Your new rent and service charge booklets will soon arrive. They explain what the new charges will be for your home and the services you receive from us next year, and how we calculate them.
For the first time in four years, your rent charges are increasing, and we felt it was important to explain why.
How are rents calculated?
The formula we use for calculating your rent is set and regulated each year by the Government.
Why has our rent gone up this year?
For the last four years, the Government told housing associations and local councils to cut their social housing rents by 1% every year. This means your rent has been 1% lower each year.
From this year however, after consulting housing landlords and residents, the Government has allowed landlords to increase their social housing rent.
The formula it uses to calculate the increase is based on the consumer price index (CPI) for September 2019, which is 1.7% + 1%. (The CPI is based on the average price of shopping and other services, such as transport, food and medical care).
This means that the rent most residents pay will increase this year by 2.7%.
As an example, a resident living in what we call a ‘general needs’ home (a house or flat with basic services, not an extra care or independent living home), pays an average weekly rent of £86.31. Adding 2.7% would mean a weekly increase of £2.33. So the new weekly rent would be £88.64 each week.
This is just an average calculation. Your actual rent will depend on the type of home you live in and where you live.
If you receive services for your home, such as cleaning or gardening services, and pay a service or amenity charge, that will also change in line with our costs for providing these services.
If you are a homeowner, your rent is based on the terms of your lease. It falls outside this formula.
What will we do with the extra money collected?
The Government has said that it believes "the proposal strikes the right balance between the interests of existing social housing tenants who pay some or all of their own rent, the need to build more homes, and the importance of ensuring that housing providers have sufficient income with which to manage and maintain their properties.”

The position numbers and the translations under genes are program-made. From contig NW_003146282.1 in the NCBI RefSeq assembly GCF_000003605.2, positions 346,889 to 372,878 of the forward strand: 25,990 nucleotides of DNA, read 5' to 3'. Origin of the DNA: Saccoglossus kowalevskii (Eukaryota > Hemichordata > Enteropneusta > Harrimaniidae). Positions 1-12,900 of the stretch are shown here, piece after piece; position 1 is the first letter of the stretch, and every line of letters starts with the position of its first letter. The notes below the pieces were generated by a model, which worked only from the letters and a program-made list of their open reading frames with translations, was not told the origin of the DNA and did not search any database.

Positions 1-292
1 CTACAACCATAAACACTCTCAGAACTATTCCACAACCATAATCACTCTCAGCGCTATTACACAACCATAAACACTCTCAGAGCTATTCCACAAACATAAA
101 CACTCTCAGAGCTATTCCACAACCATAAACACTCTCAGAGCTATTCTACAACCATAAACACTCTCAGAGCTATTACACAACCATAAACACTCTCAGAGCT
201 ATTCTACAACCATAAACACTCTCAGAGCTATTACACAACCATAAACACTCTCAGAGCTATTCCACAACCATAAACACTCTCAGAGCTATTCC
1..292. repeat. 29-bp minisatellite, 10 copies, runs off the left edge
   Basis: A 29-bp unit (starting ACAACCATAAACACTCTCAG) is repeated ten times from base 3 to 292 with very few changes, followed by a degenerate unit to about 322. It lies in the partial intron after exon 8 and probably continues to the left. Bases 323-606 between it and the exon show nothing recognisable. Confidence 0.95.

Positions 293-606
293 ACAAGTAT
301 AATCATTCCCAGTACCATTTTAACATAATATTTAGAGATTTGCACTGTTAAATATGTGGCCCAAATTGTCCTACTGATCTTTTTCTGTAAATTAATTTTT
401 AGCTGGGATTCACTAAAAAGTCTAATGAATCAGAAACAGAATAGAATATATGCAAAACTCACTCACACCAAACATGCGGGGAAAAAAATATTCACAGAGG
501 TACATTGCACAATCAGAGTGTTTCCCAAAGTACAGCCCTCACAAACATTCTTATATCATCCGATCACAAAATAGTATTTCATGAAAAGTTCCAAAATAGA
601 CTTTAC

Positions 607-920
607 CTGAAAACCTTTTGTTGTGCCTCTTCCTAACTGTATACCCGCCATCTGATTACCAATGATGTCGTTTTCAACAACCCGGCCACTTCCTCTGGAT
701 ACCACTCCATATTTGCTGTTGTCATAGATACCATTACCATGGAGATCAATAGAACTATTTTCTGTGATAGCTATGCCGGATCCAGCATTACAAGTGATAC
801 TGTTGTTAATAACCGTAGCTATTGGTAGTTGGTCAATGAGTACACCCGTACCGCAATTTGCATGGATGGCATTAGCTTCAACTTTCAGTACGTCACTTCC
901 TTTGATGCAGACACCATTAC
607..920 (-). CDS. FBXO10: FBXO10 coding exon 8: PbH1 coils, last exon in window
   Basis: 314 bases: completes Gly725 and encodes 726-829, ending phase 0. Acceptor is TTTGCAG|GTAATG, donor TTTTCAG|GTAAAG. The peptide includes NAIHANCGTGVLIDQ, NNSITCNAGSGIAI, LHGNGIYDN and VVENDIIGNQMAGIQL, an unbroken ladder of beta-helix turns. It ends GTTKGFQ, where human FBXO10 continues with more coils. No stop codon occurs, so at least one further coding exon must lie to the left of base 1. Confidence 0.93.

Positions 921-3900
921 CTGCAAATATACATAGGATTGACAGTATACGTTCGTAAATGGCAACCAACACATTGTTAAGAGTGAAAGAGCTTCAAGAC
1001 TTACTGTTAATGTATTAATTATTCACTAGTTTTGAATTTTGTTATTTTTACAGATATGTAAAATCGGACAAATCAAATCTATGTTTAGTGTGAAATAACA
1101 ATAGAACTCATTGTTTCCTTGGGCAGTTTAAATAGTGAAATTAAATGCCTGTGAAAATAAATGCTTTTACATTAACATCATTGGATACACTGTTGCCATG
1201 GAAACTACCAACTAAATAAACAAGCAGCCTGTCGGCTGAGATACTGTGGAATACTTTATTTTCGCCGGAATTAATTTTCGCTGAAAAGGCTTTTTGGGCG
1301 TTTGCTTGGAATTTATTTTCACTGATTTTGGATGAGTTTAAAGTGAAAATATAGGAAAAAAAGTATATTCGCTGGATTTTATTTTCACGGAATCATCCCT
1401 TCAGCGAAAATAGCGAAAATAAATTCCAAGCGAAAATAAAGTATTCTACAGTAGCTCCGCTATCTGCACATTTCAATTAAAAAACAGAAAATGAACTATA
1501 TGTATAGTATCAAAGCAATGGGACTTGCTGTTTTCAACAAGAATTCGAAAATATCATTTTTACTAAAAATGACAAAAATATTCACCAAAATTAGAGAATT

What the Government is saying is that it wants housing providers to have enough money to build more new homes to respond to our country’s housing crisis, and have enough money to invest in the homes they already provide to make sure they are good quality, safe and comfortable for the residents who live in them.
The Government is allowing us to apply this rent increase, but it is not telling to to. We have decided to apply it because, as a housing association with charitable status, any surplus we make from rent and other income is reinvested back into our homes and services. The extra income we make from this year's rent increase will help us to build our target 500 new homes each year, and invest in, and improve, our repairs and maintenance programme to make sure our homes are of the standard of quality you have a right to expect them to be. The increase will also help us look at new ways of continually improving all our services to make sure you get the best experience living in an Accent home.
We hope this answers any questions you may have about your rent and service charge increases but if you want to talk to us, login into your ‘MyAccount’ and send us a message or ring us on 0345 678 0555.
If you have any worries about paying the extra rent, or your rent in general, please contact us. Our income team is here to help anyone who may need it and you can talk to your customer partner. You can find out who your customer partner is here.